PRIZE COURTS derive their name from their function, which is to pass on the validity and disposition of "prizes," a term referring to the seizure of a ship or its cargo by the maritime, not the land, forces of a belligerent. Jurisdictional pronouncements of prize courts have expanded the definition of lawful capture of property at sea to include the territorial waters and navigable rivers of occupied enemy territory and have accepted as legitimate the seizure of vessels in dry docks, ports, and rivers. According to the U.S. Prize Act of 1941, the seizure of aircraft may also fall under the jurisdiction of prize courts.
Although belligerents are operating under the rules of international law when conducting seizures, the prize courts themselves are national instrumentalities. Their structures, rules of procedure, and means of disposition of the prizes emanate from national law. They may apply the principles of international law to determine the validity of seizures and the liability to condemnation, but in many cases the rules of international law are applied by virtue of their adoption by the national legal system or incorporation into it. Domestic enactments and regulations may also modify prize courts. It is not surprising, therefore, that worldwide prize-court decisions have lacked uniformity and have not always reflected a high degree of recognition of, and respect for, international law regarding capture and condemnation. In the United States, jurisdiction in prize matters belongs to the federal district courts, with the right of appeal to the circuit court of appeals and ultimately the Supreme Court. The domestic courts have the authority to appoint special prize commissioners to act abroad. An international prize court has never been established.
Bourguignon, Henry J. The First Federal Court: The Federal Appellate Prize Court of the American Revolution, 1775–1787. Memoirs of the American Philosophical Society, vol. 122. Philadelphia: American Philosophical Society, 1977.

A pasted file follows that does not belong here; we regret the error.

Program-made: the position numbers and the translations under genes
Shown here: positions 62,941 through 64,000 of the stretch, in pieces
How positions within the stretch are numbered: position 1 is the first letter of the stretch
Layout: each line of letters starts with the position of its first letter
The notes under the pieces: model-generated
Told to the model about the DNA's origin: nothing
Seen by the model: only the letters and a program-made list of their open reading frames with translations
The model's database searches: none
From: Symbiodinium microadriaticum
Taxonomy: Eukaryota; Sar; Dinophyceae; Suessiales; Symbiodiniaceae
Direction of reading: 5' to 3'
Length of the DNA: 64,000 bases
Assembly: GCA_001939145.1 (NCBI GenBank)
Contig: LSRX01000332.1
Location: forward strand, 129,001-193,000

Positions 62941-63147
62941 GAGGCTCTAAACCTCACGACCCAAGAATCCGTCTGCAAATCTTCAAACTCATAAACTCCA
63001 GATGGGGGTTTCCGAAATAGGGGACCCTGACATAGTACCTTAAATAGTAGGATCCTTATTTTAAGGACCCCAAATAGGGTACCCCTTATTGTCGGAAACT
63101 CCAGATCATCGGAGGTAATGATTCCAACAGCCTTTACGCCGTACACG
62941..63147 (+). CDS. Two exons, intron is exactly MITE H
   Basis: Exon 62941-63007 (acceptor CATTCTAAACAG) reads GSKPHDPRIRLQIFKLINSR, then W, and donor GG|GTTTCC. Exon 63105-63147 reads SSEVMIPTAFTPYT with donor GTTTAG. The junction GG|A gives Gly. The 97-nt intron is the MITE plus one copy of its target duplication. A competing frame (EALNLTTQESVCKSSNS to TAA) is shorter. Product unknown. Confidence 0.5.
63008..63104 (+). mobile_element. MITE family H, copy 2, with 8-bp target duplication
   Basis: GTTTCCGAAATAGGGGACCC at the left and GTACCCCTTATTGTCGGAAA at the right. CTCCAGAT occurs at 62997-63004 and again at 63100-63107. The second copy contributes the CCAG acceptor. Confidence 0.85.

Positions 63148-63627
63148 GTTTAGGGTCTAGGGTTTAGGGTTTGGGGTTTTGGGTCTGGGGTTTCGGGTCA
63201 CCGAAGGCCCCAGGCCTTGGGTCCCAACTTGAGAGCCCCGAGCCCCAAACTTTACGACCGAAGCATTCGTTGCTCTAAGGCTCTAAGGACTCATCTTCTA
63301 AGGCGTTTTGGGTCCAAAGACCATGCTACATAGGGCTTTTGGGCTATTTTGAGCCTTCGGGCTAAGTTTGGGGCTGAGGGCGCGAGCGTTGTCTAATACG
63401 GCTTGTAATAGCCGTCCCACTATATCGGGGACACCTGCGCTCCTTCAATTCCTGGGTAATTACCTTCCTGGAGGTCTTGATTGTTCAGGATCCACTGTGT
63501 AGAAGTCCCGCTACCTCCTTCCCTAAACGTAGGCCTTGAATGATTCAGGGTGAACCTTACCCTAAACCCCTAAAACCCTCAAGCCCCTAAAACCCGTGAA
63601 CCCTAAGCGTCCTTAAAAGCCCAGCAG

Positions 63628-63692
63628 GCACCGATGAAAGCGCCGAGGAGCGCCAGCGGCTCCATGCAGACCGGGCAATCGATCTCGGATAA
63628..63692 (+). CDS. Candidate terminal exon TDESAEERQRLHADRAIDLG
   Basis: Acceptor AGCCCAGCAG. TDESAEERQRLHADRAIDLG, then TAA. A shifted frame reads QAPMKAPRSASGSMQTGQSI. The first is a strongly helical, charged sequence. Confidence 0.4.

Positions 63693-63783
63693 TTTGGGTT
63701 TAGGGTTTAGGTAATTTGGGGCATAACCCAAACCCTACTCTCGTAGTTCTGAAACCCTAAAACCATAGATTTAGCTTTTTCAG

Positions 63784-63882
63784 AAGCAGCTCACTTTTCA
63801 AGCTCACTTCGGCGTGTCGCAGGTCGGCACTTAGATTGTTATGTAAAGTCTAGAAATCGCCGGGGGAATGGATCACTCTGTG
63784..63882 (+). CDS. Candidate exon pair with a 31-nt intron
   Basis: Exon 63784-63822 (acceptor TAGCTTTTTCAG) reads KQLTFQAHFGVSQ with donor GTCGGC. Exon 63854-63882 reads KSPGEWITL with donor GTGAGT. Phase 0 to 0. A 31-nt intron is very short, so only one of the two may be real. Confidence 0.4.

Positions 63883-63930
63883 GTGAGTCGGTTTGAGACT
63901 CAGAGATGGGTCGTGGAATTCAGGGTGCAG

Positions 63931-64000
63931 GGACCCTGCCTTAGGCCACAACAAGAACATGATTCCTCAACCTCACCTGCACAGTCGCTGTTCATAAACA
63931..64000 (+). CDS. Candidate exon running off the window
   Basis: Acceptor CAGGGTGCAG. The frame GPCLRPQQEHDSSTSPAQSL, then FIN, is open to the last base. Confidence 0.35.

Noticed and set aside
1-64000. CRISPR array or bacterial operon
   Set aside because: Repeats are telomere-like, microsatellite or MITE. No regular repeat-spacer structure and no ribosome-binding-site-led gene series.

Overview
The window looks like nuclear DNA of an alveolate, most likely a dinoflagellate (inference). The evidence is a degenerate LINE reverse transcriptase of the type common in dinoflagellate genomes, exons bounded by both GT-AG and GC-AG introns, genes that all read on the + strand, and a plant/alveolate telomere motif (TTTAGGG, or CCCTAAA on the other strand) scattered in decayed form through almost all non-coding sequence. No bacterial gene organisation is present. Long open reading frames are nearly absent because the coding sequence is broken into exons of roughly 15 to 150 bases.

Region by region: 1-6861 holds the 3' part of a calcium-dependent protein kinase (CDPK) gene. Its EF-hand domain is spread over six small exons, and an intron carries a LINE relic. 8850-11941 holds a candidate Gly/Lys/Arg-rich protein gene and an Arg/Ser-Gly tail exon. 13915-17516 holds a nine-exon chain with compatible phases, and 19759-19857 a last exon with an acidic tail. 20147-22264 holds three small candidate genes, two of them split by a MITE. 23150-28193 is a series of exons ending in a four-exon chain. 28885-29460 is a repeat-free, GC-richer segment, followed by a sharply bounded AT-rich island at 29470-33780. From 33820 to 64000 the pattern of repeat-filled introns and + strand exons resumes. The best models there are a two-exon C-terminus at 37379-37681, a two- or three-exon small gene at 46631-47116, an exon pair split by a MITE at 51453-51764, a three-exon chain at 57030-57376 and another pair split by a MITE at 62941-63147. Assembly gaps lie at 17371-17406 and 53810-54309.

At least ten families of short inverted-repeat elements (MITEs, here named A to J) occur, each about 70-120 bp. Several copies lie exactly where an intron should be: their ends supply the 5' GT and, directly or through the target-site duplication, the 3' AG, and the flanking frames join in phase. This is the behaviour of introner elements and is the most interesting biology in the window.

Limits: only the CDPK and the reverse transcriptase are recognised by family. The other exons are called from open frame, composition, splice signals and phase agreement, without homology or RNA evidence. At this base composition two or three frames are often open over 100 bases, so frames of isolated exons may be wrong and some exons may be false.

Miles, Edward L. Global Ocean Politics: The Decision Process at the Third United Nations Conference on the Law of the Sea, 1973–1982. The Hague, Netherlands: Martinus Nijhoff Publishers, 1998.
Warren, Gordon H. Fountain of Discontent: The Trent Affair and Freedom of the Seas. Boston: Northeastern University Press, 1981.
See alsoFreedom of the Seas; Hague Peace Conferences; London, Declaration of; Trent Affair.
"Prize Courts." Dictionary of American History. . Encyclopedia.com. (February 22, 2018). http://www.encyclopedia.com/history/dictionaries-thesauruses-pictures-and-press-releases/prize-courts
"Prize Courts." Dictionary of American History. . Retrieved February 22, 2018 from Encyclopedia.com: http://www.encyclopedia.com/history/dictionaries-thesauruses-pictures-and-press-releases/prize-courts
Modern Language Association
The Chicago Manual of Style
American Psychological Association
Tribunals with jurisdiction to decide disputes involving captures made upon the high seas during times of war and to declare the captured property as a prize if it is lawfully subject to that sentence.
In England, admiralty courts possess jurisdiction as prize courts, in addition to their customary admiralty jurisdiction. The judge of an admiralty court receives a special commission in time of war to empower him or her to conduct such proceedings.
In the United States, federal district courts have original jurisdiction to try prize cases.
"Prize Courts." West's Encyclopedia of American Law. . Encyclopedia.com. (February 22, 2018). http://www.encyclopedia.com/law/encyclopedias-almanacs-transcripts-and-maps/prize-courts
"Prize Courts." West's Encyclopedia of American Law. . Retrieved February 22, 2018 from Encyclopedia.com: http://www.encyclopedia.com/law/encyclopedias-almanacs-transcripts-and-maps/prize-courts